Database Tips for Simple Address Lists: Do NOT take shortcuts in setting up your database field layout. Too many times small organizations submit to “the easier the better” philosophy until they find out that planning ahead and setting up more fields can save time and heartache in the future.
We received a spreadsheet from a local non-profit who had just 4 fields:
Full Name Company Address City, State, Zip
Sometimes the people’s names were in the business field, sometimes the address field had information other than what the USPS wants to see. They also wanted us to put a name to a salutation inside the letter. We’ll start from the bottom and move up.
City, State and Zip – easy to separate with our database tools, however, if the client ever wanted to sort their spreadsheet by city or by state or by zipcode they are handcuffing themselves by including all these in one field instead of a separate column for each.
Address – You want at least 1 field to be nothing but the delivery address and in the format that the USPS.
Example: 54321 W. Apollo Blvd Suite 7
The USPS looks for a street number first and a unit number last. Distinctions like E or W are important because street numbers can exist with both. Be careful with the street name because in our town there is a Center Rd, Center St, Centre St, and Centre Ave. If only one instance of 321 W Centre then you have no problems, however, why take the risk. Be accurate, complete and in the best postal format to ensure correct delivery and the best postage discounts.
If you need to provide more information about delivery, use a second address line.
Joe Smith National Aeronautics and Space Administration East Campus, Building 242, Lower Level, Suite 329 54321 W. Apollo Blvd Houston, TX 77001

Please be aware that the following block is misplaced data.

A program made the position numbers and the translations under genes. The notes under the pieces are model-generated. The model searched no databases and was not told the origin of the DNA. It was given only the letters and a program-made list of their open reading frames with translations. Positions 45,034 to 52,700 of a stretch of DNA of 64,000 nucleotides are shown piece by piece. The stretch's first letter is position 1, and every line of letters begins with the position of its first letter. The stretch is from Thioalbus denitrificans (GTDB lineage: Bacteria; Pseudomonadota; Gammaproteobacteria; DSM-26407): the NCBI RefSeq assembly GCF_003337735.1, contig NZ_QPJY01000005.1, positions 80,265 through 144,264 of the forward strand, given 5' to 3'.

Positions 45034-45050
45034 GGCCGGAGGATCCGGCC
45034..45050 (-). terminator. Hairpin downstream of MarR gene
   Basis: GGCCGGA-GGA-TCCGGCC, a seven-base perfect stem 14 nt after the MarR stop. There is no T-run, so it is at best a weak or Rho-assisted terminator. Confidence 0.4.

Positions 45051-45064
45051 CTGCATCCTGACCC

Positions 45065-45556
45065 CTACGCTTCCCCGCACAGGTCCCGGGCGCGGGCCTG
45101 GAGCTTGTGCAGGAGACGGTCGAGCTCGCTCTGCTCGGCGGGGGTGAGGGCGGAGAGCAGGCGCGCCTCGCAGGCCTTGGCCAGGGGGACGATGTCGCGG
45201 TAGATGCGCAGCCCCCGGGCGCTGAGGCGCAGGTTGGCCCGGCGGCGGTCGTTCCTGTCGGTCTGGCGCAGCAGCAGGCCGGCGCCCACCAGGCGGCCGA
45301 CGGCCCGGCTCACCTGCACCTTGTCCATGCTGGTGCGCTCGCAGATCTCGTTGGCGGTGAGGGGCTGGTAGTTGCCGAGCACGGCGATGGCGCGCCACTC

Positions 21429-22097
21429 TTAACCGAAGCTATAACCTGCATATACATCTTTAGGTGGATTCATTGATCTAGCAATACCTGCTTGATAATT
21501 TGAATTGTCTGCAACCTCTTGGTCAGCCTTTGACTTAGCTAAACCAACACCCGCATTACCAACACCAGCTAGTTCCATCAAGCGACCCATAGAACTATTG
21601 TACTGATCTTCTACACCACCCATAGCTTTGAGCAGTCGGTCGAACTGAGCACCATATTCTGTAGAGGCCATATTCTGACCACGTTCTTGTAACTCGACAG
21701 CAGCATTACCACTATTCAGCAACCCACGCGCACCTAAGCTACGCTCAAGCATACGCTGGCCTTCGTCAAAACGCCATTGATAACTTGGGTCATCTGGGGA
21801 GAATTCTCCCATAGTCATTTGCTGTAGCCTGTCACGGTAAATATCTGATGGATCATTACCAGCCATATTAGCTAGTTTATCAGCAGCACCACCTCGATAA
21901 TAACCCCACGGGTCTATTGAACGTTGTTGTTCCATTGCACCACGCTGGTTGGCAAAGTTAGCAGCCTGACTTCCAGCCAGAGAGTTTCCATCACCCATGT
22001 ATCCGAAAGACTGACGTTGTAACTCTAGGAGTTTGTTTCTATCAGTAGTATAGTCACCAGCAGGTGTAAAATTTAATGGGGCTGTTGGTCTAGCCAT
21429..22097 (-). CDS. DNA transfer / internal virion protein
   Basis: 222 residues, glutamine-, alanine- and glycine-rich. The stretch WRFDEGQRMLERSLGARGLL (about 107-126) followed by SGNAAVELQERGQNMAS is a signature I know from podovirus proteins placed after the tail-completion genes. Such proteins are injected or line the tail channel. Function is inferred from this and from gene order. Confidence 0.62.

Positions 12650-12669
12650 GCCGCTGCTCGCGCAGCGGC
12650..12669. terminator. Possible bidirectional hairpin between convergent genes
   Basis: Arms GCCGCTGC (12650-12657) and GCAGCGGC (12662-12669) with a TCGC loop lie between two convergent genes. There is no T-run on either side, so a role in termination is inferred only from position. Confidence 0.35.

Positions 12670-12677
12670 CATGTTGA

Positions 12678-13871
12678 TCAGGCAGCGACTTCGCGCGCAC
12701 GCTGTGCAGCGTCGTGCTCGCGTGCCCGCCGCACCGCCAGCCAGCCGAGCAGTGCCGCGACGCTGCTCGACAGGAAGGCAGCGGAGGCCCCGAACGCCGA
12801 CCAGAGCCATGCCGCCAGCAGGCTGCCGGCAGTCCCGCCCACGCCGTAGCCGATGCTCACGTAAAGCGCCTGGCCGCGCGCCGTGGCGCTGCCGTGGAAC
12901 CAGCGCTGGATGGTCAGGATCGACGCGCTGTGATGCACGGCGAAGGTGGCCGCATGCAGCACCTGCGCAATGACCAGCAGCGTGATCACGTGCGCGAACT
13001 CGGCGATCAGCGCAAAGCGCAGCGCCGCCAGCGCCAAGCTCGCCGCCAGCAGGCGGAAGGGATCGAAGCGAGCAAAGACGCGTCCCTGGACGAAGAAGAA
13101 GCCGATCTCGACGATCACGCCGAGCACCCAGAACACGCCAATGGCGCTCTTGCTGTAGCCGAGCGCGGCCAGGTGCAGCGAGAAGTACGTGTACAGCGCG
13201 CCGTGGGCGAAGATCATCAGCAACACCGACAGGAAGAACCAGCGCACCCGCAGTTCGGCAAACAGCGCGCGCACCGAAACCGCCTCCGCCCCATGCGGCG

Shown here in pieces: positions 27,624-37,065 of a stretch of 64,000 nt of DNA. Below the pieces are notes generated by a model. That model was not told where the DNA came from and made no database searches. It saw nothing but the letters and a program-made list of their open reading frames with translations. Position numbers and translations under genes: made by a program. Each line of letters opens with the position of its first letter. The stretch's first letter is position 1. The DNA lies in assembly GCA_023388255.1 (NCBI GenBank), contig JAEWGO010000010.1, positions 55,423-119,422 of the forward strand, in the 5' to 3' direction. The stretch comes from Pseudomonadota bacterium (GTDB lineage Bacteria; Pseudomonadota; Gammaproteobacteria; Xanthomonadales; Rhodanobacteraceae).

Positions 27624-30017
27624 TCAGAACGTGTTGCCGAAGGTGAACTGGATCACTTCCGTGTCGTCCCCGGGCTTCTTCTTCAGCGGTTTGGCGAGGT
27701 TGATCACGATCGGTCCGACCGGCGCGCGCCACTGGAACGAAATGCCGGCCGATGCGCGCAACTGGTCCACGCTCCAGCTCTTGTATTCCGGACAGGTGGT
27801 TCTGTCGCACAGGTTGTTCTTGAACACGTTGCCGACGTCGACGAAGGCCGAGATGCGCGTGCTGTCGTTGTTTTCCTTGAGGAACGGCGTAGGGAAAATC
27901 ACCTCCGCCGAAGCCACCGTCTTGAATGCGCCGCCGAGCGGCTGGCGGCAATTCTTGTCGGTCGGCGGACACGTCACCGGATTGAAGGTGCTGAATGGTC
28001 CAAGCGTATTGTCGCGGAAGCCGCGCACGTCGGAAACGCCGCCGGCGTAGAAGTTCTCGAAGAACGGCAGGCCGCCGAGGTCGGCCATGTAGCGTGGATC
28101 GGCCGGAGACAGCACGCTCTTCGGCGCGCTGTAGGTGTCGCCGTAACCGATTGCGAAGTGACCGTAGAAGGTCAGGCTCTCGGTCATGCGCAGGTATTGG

Company – This field should only include the proper company name. It should never include personal information.
John Smith, Smith Associates isn’t good for a Company field. A good example is when the company name is John Smith and Associates. Otherwise, John Smith should be kept in the first and last name fields.
If you need additional information like a department in a university it is best to plan ahead with a second name line like below:
Western Michigan University College of Business Haworth Building, Second Floor 1903 W. Michigan Ave Kalamazoo, MI 49008
Names – Do not skimp on keeping the details stored in these fields, because they are so personal that if you present them wrong or awkwardly you could destroy credibility when they first look at the envelope. A well planned personal set of fields would look as follows:
Title – Mr., Ms. Mrs. Dr. First Name – Just the given first name Middle Name – Initials are just fine Last Name – Smith, Smith-Jones, all acceptable Suffix – Jr, Sr, III, MD
Our software allows us to use a Full Name field that will combine all these fields together so you could get a well formatted full name regards if all the fields are there or not. A result of the full name field could be as simple as…
or as elaborate as…
Dr. Emily Jane Mendosa-Rodriguez MD
Salutation – We have seen many mistakes when companies depending on combining serveral fields together. The risk is when all of the fields don’t exist and you get poor output. You can never lose the chance to make a good impression when you have a specific field for salutation as follows:
Dr. Mendosa-Rodriguez Joe Mr. Smith Bob and Marion
A formal salutation can show respect. An informal saluation can promote a good relationship. You must choose which is appropriate for your business, and you can even choose at the customer level depending on your relationship with them.
REMEMBER: If you want to live by your data, you can also die by your data if you don’t give it the resources to design it for the future, make sure it is complete, keep its integrity and is kept up to date.
Contact us today to get started on your next project or get your questions answered. You can also request quotes here.